A Chinese national surnamed Xue has been extradited back to the PRC after being arrested by Kenyan authorities in part of an illegal ivory trade crack-down. Xue was arrested after an investagation that began in November, the same month that a Chinese man was found with 1.9 tons off illegal ivory in his Tanzania home, although the cases seem to be unrelated.
Xue was arrested along with two other suspects, also Chinese nationals. The investigation began after one of Xue’s accomplices was caught in a Shenyang airport with more than 1,000 ivory beads crammed into a suitcase, which he had labeled as “nuts.” He was, of course, caught, and authorities were able to track the beads back to their origins in Kenya, where local authorities then hunted down Xue and company.
Not only is Xue a trafficker, but he’s apparently something of a cheapskate, too; South China Morning Post reports that Xue paid his smugglers between five and ten thousand yuan to sneak (well, attempt to sneak) their cargo past customs which, compared to the lucrative profits to be made from black-market ivory, isn’t exactly generous.
As African authorities begin to amp-up their anti-ivory efforts, Chinese smugglers and consumers keep getting more bad press. As SCMP reports:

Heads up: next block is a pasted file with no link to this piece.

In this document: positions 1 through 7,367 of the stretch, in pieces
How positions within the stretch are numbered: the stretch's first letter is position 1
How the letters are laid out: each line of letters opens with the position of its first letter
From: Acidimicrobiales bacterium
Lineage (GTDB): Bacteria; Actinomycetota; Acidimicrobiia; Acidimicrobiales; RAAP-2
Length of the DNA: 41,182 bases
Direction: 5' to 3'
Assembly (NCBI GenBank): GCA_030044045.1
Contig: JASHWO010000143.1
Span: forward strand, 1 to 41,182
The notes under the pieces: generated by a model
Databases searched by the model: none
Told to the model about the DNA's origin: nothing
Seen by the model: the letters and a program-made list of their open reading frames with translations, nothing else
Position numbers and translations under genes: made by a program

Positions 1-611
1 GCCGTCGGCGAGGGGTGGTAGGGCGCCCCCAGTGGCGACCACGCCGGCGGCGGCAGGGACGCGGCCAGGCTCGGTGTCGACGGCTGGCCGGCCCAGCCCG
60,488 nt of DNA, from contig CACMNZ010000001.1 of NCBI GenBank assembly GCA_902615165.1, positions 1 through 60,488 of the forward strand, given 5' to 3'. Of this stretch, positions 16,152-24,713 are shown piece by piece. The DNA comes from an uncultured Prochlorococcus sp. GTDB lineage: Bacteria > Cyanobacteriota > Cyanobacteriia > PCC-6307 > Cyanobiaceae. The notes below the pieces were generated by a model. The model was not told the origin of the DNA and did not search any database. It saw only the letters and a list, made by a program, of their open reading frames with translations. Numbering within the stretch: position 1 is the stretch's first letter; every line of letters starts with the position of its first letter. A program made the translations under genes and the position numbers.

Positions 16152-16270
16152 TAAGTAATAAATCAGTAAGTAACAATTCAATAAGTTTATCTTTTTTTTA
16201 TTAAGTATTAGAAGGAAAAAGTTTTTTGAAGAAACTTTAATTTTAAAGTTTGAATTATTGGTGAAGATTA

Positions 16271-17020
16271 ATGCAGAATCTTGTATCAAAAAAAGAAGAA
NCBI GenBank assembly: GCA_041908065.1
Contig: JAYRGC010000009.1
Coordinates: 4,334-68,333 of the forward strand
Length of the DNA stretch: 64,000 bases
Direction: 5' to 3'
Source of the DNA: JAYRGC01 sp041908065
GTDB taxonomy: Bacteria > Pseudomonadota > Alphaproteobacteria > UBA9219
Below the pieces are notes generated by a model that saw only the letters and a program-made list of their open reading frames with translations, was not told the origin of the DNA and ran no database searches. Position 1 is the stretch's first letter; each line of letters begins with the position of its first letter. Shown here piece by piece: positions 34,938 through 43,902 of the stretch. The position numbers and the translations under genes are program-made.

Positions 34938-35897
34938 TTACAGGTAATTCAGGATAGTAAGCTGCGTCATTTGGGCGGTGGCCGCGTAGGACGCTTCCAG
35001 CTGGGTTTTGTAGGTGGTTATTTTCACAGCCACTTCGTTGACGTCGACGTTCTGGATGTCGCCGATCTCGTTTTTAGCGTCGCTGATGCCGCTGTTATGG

Shi Jianbin, head of Traffic, a global network that monitors the [ivory] trade, said the operation had uncovered a few hundred cases and a similar number of suspects had been arrested. About 60 per cent of the cases involve China.
“This reflects the reality that China is one of the countries where the illegal wildlife trade is most rampant,” he said. “It’s also a result of the tough measures China’s law enforcement agencies have taken against wildlife crimes.”
China is the largest market for illegal ivory and Kenya one of the main sources, even though elephant hunting is banned in the east African country.
China has taken some efforts to reduce its ivory consumption (let’s be real, if it weren’t for stupid expensive trinkets and aphrodisiacs, there would be essentially no demand in China) and these arrests were part of “Operation Cobra 2,” an international anti-ivory effort between 28 countries, China and Kenya included.